Damn it. Caught at the wall. He was out and the inning was over. However, thought Ray, the game was definitely not over.
"Now, our time today is almost up," Theresa said. "Are you absolutely sure there's nothing you want to tell me before we're finished here?"
Ray tried again. He felt like a 5 year old T-ball player stuck at the plate in Yankee Stadium in a major league game. The pitcher was winding up for a fastball and he didn't even have a batting helmet on. He smiled his best smile, made eye contact and shifted forwards in his seat. "No, really, there's nothing. I feel stupid for wasting everybody's time here, over a dumb bet. It's kind of embarrassing really." He looked down, then up at Theresa's eyes again. "All I really want is for the treatment to start, and for it to work. I'm sorry for causing all of this mess." Ray frowned a self-deprecating frown before standing up. "Thanks again ma'am. I appreciate you looking out for me," he finished and held out his hand for a handshake.
Theresa hesitated a moment, looked like she was going to say something, but changed her mind. She stood up and shook Ray's hand. "That's ok Ray, that's why we're here. You and your family take care, and we'll see you again I'm sure."
With that, she opened the door and led him back out to the waiting room. Ray wasn't sure, but he thought he maybe salvaged something at the end. Now it was time to get to work on Mom and Dad.
Those house rules, Ray thought to himself, he knew.
Ray made sure Theresa was out of sight, and then he breezed past his mom without so much as a glance towards her and walked smartly out into the hall and towards the elevator.
Karen started and got up and followed her son. "How did it go dear? I'm glad you were able to have this chance to talk to someone."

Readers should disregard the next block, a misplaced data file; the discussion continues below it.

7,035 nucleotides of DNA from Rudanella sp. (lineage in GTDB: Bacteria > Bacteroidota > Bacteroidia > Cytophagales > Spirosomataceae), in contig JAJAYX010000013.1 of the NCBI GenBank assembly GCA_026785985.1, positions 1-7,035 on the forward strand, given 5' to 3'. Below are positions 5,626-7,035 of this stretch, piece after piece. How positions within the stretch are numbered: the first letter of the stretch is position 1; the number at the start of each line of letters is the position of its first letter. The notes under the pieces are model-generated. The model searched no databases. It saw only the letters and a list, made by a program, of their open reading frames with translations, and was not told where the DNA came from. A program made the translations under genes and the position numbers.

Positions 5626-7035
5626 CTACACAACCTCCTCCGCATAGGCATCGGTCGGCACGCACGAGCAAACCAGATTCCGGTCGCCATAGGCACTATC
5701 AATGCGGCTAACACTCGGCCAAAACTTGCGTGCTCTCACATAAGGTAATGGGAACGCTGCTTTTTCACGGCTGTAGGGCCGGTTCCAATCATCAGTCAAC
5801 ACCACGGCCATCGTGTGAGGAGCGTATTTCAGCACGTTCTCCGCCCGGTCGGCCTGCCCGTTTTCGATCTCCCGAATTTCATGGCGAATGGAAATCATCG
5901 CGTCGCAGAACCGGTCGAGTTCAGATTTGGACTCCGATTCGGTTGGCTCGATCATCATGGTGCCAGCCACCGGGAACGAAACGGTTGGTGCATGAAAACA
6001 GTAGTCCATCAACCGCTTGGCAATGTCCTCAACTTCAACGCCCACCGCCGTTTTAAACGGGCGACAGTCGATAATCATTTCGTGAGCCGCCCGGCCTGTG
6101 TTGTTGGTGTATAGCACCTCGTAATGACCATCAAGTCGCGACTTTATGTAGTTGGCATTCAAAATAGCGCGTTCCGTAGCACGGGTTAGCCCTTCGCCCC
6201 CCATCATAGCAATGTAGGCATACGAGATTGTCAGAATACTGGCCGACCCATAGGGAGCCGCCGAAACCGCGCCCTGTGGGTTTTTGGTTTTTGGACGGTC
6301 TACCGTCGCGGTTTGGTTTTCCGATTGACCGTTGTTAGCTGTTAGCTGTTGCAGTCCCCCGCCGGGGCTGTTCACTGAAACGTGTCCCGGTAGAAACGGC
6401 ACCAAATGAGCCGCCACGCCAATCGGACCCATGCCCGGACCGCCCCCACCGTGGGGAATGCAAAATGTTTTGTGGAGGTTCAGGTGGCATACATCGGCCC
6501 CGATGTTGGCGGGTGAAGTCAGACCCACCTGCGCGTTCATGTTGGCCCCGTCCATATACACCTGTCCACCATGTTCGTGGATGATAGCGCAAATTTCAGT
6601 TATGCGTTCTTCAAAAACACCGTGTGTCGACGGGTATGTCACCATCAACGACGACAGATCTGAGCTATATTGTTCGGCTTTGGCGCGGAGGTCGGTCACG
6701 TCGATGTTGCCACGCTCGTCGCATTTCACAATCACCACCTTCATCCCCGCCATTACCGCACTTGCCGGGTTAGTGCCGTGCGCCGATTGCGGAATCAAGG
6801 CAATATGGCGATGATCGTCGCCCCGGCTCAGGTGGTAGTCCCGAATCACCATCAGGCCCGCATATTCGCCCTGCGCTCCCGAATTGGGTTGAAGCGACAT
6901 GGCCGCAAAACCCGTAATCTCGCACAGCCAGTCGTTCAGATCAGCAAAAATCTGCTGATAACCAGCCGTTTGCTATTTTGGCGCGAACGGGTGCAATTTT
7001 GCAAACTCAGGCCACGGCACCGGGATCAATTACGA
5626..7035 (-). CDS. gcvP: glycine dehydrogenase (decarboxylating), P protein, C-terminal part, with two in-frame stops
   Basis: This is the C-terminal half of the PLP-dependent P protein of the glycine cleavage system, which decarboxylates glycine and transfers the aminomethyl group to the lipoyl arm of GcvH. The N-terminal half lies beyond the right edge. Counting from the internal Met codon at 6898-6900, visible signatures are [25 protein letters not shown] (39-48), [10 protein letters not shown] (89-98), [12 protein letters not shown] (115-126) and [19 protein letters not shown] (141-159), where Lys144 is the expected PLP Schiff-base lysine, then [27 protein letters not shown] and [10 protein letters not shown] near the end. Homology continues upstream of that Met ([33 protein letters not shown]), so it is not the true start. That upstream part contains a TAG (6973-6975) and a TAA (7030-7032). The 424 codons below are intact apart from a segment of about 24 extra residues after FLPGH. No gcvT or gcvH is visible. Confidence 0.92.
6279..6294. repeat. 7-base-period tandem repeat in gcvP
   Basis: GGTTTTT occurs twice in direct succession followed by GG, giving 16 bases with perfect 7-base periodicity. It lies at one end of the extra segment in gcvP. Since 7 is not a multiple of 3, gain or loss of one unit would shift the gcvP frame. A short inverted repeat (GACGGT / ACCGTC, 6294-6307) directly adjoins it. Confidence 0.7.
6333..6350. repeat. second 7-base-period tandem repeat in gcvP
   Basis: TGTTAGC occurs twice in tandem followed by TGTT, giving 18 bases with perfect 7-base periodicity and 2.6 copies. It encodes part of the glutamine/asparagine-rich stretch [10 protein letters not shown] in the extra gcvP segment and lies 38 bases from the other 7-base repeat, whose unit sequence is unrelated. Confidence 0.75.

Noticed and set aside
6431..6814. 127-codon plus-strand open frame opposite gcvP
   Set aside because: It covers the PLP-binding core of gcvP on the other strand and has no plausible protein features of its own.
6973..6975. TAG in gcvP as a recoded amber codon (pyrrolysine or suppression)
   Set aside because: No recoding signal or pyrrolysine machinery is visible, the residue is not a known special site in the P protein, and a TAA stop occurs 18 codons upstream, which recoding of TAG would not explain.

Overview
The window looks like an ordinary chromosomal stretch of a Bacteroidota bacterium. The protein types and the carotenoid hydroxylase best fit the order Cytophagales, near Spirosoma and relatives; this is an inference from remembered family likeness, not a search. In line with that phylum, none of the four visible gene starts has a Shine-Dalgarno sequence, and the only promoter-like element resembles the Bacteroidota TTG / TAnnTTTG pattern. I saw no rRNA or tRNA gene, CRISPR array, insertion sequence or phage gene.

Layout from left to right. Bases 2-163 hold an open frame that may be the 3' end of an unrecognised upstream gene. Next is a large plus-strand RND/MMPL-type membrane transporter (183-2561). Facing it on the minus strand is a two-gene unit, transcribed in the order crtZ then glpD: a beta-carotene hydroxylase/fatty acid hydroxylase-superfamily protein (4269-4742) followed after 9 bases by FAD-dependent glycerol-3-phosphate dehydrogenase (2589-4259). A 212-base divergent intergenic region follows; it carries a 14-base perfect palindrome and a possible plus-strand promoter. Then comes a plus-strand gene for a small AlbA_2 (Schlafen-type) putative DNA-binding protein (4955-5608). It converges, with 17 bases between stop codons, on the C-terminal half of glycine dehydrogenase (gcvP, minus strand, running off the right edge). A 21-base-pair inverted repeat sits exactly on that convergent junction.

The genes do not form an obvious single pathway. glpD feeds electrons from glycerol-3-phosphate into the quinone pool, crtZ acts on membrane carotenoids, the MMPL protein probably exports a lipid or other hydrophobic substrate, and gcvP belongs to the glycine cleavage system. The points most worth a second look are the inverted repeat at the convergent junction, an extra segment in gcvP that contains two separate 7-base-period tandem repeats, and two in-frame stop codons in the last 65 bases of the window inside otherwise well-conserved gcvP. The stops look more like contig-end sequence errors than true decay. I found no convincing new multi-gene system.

Ray made a point of ignoring his mom. Instead of waiting for the elevator he pushed open the stairwell door and began taking the steps down to the lobby, two at a time.
Ray sat in the back seat on the ride to school, directly behind his mom. He avoided conversation, and answered direct questions with just enough of a monosyllabic grunt to avoid having his mom stop and give him a lecture on manners. Once the car stopped at the school Karen turned around to smile at Ray and wish him a good day, but he was already ten feet from the car and heading into the school building. Out of the corner of his eye he could just see his mom sigh in frustration and pull the car away from the curb and back into traffic.
Ray walked into the front doors of the school, fuming. His feet carried him through the school at a brisk pace. He saw no one in the hallway. He found himself pushing open the door at the back of the school with considerable force and walking out into the schoolyard. Ray had never skipped a day of school in his life. But he didn't see any point at all in going to class right now. What for? What were the chances he would need to know how long the Amazon River was before the next few weeks ended.